The Transportation Security Administration (TSA) isn't exactly known for hiring the most competent employees, which has often led to speculation that the agency does nothing but perform security theater, in an effort to make America's airports look safer than they actually are.
New reports confirm this suspicion as a leaked TSA internal investigation revealed security failures at nearly all of the nation’s busiest airports, where undercover investigators were able to smuggle mock explosives or banned weapons through checkpoints in 95 percent of trials.
The tests were conducted by Homeland Security teams who posed as passengers setting out to beat the system.
According to a recent Homeland Security Inspector General’s report, TSA agents failed 67 out of 70 tests, with undercover agents repeatedly able to get weapons through checkpoints.
In one test an undercover agent was even stopped after setting off a metal detector, yet TSA screeners failed to detect a fake explosives taped to his back during a follow-up pat down.
Homeland Security Secretary Jeh Johnson, who must be red-faced over the shocking revelations, was apparently so frustrated by the findings he sought a detailed briefing on them last week at TSA headquarters in Arlington, Virginia.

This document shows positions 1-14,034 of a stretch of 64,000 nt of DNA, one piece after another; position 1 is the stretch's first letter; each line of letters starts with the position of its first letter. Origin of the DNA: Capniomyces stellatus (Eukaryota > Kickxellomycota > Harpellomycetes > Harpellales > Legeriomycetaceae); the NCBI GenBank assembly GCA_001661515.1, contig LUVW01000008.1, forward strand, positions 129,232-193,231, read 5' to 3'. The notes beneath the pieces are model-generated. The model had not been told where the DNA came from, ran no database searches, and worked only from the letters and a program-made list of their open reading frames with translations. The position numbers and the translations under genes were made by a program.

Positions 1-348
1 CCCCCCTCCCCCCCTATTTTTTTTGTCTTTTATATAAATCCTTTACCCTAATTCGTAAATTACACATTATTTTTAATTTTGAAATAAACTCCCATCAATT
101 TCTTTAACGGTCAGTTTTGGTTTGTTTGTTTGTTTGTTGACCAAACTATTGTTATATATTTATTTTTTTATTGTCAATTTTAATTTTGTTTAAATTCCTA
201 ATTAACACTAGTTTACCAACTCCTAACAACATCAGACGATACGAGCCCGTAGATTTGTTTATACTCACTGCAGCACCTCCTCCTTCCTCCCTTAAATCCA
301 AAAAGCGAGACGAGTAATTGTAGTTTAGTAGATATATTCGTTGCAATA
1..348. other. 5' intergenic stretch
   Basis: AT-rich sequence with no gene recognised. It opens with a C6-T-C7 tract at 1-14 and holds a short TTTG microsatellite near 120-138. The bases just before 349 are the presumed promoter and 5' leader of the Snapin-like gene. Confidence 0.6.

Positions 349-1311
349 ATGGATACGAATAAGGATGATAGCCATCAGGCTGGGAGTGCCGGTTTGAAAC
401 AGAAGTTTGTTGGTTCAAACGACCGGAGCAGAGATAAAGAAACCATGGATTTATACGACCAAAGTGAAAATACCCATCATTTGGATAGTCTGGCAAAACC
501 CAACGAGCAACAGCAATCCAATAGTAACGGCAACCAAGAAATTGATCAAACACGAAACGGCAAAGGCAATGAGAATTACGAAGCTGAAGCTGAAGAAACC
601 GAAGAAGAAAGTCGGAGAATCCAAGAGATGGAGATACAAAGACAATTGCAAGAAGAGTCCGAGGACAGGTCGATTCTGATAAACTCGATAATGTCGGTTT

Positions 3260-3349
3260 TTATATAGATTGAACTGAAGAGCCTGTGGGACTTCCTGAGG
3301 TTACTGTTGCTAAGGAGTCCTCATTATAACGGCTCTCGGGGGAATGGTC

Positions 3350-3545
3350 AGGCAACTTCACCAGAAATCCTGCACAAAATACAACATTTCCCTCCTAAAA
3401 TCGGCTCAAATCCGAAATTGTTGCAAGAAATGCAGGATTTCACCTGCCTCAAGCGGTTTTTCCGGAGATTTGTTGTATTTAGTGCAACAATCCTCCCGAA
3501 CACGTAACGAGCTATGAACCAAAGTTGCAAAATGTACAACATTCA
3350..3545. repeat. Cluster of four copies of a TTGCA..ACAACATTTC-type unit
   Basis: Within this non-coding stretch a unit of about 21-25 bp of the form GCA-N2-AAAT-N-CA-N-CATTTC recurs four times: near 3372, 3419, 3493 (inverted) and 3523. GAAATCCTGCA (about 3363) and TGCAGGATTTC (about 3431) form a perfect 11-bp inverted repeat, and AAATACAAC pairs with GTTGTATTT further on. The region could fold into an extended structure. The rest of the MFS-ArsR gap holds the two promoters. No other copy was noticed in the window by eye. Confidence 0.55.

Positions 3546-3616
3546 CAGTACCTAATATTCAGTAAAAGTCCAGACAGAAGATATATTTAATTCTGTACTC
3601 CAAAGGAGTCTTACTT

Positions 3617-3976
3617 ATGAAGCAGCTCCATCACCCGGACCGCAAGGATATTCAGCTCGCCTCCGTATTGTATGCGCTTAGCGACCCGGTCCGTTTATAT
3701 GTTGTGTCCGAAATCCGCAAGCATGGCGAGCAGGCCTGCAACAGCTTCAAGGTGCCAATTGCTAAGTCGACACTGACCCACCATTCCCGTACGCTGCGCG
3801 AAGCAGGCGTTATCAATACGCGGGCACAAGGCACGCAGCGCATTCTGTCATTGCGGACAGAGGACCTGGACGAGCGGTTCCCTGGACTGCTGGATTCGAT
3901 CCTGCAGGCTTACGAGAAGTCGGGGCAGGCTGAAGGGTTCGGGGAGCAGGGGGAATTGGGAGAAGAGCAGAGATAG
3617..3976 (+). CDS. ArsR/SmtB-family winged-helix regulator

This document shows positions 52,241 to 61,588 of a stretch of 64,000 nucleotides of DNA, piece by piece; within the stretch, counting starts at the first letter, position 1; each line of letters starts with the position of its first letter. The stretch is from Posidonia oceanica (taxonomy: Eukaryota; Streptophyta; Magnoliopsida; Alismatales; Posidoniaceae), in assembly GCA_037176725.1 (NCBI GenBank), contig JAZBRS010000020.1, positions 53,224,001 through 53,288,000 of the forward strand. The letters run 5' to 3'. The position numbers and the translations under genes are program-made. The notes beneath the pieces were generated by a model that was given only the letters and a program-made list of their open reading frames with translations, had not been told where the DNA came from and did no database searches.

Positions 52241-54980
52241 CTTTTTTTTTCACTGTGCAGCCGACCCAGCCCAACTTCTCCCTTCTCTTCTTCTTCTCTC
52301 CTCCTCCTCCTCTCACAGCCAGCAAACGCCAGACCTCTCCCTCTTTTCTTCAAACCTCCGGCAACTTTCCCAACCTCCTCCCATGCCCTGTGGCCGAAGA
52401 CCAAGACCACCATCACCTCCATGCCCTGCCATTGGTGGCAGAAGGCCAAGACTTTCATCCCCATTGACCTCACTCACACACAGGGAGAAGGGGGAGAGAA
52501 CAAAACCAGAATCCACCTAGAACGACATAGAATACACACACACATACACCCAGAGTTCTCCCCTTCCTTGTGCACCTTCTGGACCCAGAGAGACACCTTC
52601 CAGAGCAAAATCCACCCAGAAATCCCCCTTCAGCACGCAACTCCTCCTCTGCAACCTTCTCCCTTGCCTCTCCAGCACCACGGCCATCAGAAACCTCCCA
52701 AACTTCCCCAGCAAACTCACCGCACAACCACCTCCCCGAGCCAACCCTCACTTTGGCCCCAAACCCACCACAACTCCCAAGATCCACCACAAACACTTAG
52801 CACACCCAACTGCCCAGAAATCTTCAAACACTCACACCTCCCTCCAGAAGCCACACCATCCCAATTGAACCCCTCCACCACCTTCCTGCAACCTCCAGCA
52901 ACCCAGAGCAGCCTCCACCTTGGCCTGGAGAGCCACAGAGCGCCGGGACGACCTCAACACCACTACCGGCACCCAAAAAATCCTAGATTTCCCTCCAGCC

“Upon learning the initial findings of the Office of Inspector General's report, Secretary Johnson immediately directed TSA to implement a series of actions, several of which are now in place, to address the issues raised in the report,” the DHS said in a written statement.
Homeland security officials insist that security at the nation’s airports is strong, yet they admitted just last week that thousands of security badges have gone missing this year alone. Such badges allow access to nearly all sensitive areas inside an airport, including access to aircraft.
The latest findings by the DHS inspector general’s office after it recently concluded a series of undercover tests targeting checked baggage screening.
That review found numerous “vulnerabilities”, attributing them to human error and technological failures.
The review determined that despite spending $540 million for checked baggage screening equipment and another $11 million for training since 2009, the TSA made no noticeable improvements in that time.
The findings seem to support what we've always known - enhanced security checks are just time-wasting theater and do not stop persistent attackers from perpetrating terrorist acts.